In 1996, it started offering an afternoon schedule with reruns for viewers on digital satellite and digital cable. A “proper” afternoon schedule with programmes between 2 p.m. and 7 p.m. was introduced on 6 January 2001. The channel eventually got its own analogue frequency on the Astra satellites.

Since 2005 ARTE broadcasts 24/7. In 2007 the catch-up service ARTE+7 is launched, offering internet users free access to a broad range of programs within seven days of their original transmission.

ARTE is broadcast in France and Germany free of charge 24 hours via satellite (Astra and Hot Bird), cable, ADSL and digital terrestrial television (DTT), as well as on the internet and mobile devices. Many satellite, cable, DSL and IPTV operators in other European countries, Africa and the rest of the world carry ARTE’s programmes as well.

ARTE programmes are available with multi-channel audio: all programmes go out in French and in German. Further the original version is screened whenever possible with subtitles in French and German and the hearing or visually impaired may get subtitles or an audio description. Since 2015 a selection of programmes are available with English and Spanish subtitles online, with Polish to follow in late 2016.

The channel enjoys a major footprint in Europe. Both the German and the French version can be received in nearly whole Europe via the satellite Astra1 (19, 2° East), the French version is also available via Hot Bird (13° East). In addition ARTE is relayed not only by all cable networks in Germany and France, but by numerous cable networks in Austria, Belgium, Finland, Luxembourg, Switzerland, and in the Netherlands too.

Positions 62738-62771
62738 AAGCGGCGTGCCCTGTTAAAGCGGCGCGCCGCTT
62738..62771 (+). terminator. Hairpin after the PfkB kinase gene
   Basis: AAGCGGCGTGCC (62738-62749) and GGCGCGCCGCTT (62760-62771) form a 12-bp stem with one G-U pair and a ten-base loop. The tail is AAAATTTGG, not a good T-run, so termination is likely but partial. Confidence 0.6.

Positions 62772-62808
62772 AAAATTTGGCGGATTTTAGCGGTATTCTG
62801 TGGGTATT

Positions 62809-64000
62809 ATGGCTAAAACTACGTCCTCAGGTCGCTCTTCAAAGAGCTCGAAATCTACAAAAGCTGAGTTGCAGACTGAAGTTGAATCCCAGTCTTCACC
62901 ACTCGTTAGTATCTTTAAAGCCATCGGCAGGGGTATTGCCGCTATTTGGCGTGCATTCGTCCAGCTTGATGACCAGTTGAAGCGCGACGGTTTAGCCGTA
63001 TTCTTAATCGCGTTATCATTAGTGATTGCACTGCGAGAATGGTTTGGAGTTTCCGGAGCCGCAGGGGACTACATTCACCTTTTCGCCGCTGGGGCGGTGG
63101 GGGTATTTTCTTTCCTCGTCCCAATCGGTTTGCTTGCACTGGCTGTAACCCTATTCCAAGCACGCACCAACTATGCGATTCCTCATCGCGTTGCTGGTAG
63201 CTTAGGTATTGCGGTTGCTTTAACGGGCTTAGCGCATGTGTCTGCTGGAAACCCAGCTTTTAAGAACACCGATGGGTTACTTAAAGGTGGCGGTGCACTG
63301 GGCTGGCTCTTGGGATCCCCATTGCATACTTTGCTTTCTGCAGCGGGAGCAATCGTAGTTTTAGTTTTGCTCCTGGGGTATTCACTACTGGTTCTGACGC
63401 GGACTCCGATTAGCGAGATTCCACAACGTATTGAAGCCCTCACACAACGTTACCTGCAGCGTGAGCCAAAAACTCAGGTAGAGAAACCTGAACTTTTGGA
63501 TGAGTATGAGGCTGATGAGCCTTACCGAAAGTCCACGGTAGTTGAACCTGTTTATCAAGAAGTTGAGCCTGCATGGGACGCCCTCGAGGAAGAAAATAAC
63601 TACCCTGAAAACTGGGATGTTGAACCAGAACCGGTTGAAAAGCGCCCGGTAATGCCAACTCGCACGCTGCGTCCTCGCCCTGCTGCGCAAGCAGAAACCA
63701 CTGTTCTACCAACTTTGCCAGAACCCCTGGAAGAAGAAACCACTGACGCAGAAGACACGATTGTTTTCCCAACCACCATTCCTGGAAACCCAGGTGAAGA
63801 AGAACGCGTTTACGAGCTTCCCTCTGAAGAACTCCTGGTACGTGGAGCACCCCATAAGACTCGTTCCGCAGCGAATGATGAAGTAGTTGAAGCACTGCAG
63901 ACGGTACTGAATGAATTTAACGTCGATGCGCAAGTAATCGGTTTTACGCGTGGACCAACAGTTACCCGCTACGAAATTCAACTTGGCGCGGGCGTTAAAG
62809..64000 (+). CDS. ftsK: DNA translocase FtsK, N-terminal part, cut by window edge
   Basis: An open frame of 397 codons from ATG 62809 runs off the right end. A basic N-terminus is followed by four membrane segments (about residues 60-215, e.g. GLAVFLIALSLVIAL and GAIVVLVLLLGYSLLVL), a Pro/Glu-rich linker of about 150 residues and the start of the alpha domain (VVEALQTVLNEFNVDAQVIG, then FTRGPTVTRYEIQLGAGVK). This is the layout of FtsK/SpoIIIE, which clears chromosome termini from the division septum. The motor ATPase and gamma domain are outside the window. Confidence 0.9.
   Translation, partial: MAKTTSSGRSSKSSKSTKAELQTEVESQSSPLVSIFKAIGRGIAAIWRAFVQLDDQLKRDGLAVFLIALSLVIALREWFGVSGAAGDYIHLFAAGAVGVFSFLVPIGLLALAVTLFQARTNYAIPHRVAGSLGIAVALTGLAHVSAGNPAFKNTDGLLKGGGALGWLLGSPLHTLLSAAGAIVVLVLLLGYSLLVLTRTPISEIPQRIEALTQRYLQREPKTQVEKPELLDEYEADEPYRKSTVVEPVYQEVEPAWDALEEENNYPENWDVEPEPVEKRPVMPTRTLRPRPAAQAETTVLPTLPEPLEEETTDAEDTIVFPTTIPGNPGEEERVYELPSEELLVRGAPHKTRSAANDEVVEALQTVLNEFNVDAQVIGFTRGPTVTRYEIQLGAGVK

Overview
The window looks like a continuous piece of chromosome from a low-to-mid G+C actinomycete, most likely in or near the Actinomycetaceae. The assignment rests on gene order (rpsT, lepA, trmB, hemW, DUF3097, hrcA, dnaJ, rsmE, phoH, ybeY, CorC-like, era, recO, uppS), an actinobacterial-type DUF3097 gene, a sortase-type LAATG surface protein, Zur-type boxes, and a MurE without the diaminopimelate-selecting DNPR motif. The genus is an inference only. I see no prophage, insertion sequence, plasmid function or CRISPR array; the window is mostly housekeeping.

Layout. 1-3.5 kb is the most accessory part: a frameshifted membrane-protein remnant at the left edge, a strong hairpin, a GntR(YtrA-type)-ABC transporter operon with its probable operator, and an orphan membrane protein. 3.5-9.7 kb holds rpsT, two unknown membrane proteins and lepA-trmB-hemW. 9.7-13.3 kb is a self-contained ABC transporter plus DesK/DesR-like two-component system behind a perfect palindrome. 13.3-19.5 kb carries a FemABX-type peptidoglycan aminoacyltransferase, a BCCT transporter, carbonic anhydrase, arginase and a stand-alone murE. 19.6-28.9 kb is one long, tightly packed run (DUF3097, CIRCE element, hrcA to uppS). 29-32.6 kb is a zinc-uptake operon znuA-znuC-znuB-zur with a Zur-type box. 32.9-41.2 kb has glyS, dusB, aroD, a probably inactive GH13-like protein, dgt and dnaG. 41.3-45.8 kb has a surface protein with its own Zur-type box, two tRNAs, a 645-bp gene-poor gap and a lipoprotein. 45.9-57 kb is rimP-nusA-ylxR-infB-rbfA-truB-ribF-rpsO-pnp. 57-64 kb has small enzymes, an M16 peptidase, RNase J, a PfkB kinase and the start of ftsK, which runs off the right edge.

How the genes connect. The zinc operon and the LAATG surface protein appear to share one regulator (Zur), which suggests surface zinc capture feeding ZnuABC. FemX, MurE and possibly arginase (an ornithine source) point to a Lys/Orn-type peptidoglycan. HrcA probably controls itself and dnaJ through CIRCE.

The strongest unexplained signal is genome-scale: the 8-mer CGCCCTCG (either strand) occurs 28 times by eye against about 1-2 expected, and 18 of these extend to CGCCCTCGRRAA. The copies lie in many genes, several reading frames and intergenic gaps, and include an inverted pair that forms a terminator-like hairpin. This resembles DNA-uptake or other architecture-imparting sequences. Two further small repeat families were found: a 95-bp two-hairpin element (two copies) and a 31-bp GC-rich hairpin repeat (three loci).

Since 2008 ARTE broadcasts in HD in Germany and in France. Like the national channels of its own respective countries, the German HDTVversion of ARTE broadcasts in 720p50, while the French one broadcasts in 1080i25. In April 2016 ARTE co-produced (with Astra satellite owner waist pack with water bottle, SES) a live Ultra-high-definition television broadcast of the Le Corsaire ballet from the Vienna State Opera. The programme was transmitted free-to-air on the UHD1 demonstration channel from the Astra 19.2°E satellites.

Online ARTE programmes can be streamed live or watched on catch-up TV for at least 7 and up to 700 days on and the theme platforms , , , or .

In Africa, ARTE is broadcast via satellite, cable, MMDS and ADSL in many other countries, via the digital service CanalSat Horizons. Many French-language ARTE programs are also broadcast in Canada on the Ici ARTV cable channel, partly owned by the Canadian Broadcasting Corporation (85%) and ARTE itself (15%). The Australian Special Broadcasting Service translates many ARTE programs into English for broadcast on its own television network and overseas.